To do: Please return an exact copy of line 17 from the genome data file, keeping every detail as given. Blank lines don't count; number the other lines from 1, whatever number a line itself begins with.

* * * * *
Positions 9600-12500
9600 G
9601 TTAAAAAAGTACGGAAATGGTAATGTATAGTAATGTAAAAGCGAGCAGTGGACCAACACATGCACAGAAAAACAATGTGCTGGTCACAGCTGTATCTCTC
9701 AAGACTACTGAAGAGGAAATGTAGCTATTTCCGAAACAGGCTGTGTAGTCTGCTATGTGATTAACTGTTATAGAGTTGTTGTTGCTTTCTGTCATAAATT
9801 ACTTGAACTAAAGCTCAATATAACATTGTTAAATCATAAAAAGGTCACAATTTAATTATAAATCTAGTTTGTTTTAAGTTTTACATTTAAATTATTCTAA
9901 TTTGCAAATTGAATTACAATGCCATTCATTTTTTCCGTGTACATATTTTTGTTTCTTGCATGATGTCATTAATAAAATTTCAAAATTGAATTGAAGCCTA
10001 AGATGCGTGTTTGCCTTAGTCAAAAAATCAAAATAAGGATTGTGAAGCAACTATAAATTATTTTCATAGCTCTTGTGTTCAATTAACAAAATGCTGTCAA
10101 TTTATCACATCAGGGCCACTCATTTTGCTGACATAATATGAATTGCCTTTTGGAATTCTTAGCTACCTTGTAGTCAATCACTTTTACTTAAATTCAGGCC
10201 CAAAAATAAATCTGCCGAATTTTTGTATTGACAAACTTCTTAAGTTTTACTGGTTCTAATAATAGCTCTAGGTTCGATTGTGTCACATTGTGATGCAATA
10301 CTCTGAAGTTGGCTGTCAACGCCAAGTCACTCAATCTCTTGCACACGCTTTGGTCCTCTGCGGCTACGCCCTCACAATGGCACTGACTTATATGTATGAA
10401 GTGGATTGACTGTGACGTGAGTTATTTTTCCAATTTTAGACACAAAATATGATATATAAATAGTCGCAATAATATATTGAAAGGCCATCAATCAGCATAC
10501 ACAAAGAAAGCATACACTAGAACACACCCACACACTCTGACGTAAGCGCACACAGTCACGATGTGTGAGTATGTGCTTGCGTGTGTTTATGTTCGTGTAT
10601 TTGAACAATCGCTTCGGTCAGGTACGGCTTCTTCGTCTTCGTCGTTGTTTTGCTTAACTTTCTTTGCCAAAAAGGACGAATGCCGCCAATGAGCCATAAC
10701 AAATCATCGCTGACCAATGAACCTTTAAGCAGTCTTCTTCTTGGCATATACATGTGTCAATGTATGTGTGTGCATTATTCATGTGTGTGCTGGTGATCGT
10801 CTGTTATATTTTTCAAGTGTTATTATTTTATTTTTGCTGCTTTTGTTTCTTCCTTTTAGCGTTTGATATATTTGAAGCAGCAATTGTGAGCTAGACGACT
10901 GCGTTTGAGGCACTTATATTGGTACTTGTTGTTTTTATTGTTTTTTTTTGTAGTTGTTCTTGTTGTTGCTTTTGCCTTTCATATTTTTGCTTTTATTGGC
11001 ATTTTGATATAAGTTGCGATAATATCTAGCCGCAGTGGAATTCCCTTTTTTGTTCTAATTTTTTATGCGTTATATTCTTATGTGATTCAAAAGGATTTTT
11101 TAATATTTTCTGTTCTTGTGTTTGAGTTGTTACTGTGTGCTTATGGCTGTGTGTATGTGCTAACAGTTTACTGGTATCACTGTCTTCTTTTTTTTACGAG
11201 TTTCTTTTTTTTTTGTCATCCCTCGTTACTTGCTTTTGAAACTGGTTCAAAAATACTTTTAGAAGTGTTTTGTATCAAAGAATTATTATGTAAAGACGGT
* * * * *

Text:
11001 ATTTTGATATAAGTTGCGATAATATCTAGCCGCAGTGGAATTCCCTTTTTTGTTCTAATTTTTTATGCGTTATATTCTTATGTGATTCAAAAGGATTTTT